After a while of looking, we found noone with a ‘looking for players’ flag thing, so we sat on our own and found one to put out to see if we could get a game of Dice Duel in (We wanted to play something I didn’t own really, but as there was noone after players…). No such luck, but while I was putting away the components that I’d had out to look at (And for reading the rules) a guy next to us said hi and I played a quick game of Hive against him (Winning, buaha…I’m sure it won’t last but I’ve won all 3 games so far ^^), before he suggested we could play a game of his. Despite the fact I have my own copy sitting at the post office to be picked up, we were for Boss Monster.

In Boss Monster, players are the head-honcho’s of fantasy dungeons, and work to build up a deadly set of dangerous rooms before attracting adventurers to their doom. Each room has treasure symbols, which make theirs more attractive for specific things (So if you have the most weapons treasure, then a warrior/fighter will probably come to your dungeon). If your dungeon kills the adventurer you get their soul, if they get to the boss…to you, then you take a wound. 5 Wounds and you’re eliminated, 10 Souls and you win. The game seemed to be going fairly evenly, albeit I had more wounds than the others from some early beatings, but I was able to nab a whole slew of adventurers one round by destroying a ‘jackpot’ room which doubled the treasure value of my rooms temporarily. This got me to 8/10 souls, and despite the others catching up over the next couple or roudns (The guy having enough damage to take out any contender and Grace having better things to attract the heroes to her dungeon than me, I was able to eke out a win. Hooray…Seriously though…did we move to another universe, I’ve said ‘I Win’ a scary amount in talking about expo games…the one I didn’t win was one I left early in Oo.

In any case, the expo was a lot of fun, and while I’d have loved to have played many more games, and right into the evening on the Saturday, I struggling to find the confidence this time around, next time I’ll take less stuff or buy a back-pack so I don’t feel quite so demoralised from the heat/exhaustion of carrying stuff all day (Plus I’ll actually eat…My first bite of food was subway when I was leaving on the Saturday). I do hope the Bring + Buy is bigger next time though, as it was particularly cramped, but I sold the last couple of games I have that I don’t want so I can be happy about that!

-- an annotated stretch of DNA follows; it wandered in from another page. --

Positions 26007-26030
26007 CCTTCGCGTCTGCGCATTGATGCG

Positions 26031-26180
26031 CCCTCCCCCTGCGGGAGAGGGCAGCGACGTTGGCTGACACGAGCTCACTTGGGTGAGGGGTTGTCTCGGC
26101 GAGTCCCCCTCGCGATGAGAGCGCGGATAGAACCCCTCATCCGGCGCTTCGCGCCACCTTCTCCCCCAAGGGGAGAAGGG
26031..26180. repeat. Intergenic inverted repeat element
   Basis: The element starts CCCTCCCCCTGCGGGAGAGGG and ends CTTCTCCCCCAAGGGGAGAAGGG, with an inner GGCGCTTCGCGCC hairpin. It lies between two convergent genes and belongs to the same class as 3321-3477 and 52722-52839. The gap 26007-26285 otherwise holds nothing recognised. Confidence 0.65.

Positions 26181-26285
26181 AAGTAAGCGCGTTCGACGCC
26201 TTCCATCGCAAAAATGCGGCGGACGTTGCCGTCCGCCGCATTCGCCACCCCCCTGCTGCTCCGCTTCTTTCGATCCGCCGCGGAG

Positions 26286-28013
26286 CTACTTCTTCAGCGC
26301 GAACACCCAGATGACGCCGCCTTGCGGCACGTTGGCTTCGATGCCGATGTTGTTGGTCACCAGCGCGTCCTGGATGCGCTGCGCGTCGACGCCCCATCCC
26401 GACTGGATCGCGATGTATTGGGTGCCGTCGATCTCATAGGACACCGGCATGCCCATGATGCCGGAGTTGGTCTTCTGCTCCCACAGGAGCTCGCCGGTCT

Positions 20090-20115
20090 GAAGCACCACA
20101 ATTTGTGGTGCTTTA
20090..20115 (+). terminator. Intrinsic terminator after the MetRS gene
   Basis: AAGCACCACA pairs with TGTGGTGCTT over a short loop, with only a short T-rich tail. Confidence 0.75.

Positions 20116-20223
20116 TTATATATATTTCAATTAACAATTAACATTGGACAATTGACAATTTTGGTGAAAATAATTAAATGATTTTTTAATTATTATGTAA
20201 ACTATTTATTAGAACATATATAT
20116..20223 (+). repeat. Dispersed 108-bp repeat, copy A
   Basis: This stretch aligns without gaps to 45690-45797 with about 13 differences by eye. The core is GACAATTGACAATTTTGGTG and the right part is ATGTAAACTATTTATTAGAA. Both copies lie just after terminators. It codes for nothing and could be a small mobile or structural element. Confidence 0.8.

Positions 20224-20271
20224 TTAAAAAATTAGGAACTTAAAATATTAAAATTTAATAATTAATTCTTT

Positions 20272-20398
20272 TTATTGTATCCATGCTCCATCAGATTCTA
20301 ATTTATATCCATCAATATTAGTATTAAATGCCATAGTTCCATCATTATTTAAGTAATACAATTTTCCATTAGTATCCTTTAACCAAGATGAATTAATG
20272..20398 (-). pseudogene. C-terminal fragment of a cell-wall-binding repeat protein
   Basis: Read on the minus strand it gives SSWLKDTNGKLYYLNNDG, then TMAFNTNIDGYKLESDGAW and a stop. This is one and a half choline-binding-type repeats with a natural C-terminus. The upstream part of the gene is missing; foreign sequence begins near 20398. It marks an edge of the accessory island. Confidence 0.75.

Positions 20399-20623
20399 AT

If anyone gets to this paragraph, thanks for reading! Apologies that I went quiet for a while, but this post should catch me up and I’ll hopefully be back to writing about Halesowen each week now!

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Halesowen Board Gamers #13 (23/04/14)

Euphoria

First game of the evening was by request from Mark – Euphoria. Euphoria has players acting as upper members of a future dystopian society where the remnants of the human race are kept in the dark about how bad the situation is through ‘bliss’ among other methods. The game is a race to gain control of the city, either for players own nefarious reasons or to incite rebellion in the masses, and to do so they must make use of workers in and around the city to gather commodities, trading them up for resources or artifacts & ultimately trading those in to gather influence (I.e. placing their authority tokens on the board, of which each player has 10 – First to run out wins).

I feel I should apologise here, as I was really bad at paying attention this week and just didn’t feel motivated to er, try very hard, getting distracted by my phone a bit too much (Windows Phone 8.1 Update, /geekmode). I’ll try to not do that again, but anyway, the game! From the start we had a bit of an almost ‘2v2′ split, with Mark/James both being Euphoria aligned, while myself and Ian had Wastelanders for initial active recruits. This split got emphasized as Mark used his starting roll – double two’s (Multiple dice of the same value can be placed in one turn) – to get energy, doing a turn 1 push on the allegiance track for Euphoria to the bonus-resource space. This meant James, who’s turn was right after, was getting bonus energy on his placements straight off, while myself/Ian weren’t able to get the bonus till turn 3 or so, ouch. I could have made up for it somewhat, with my recruit having an ability that could have got extra food from the farm, but due my lack of attention, I totally forgot for a good while and missed out on getting lots of commodities early on.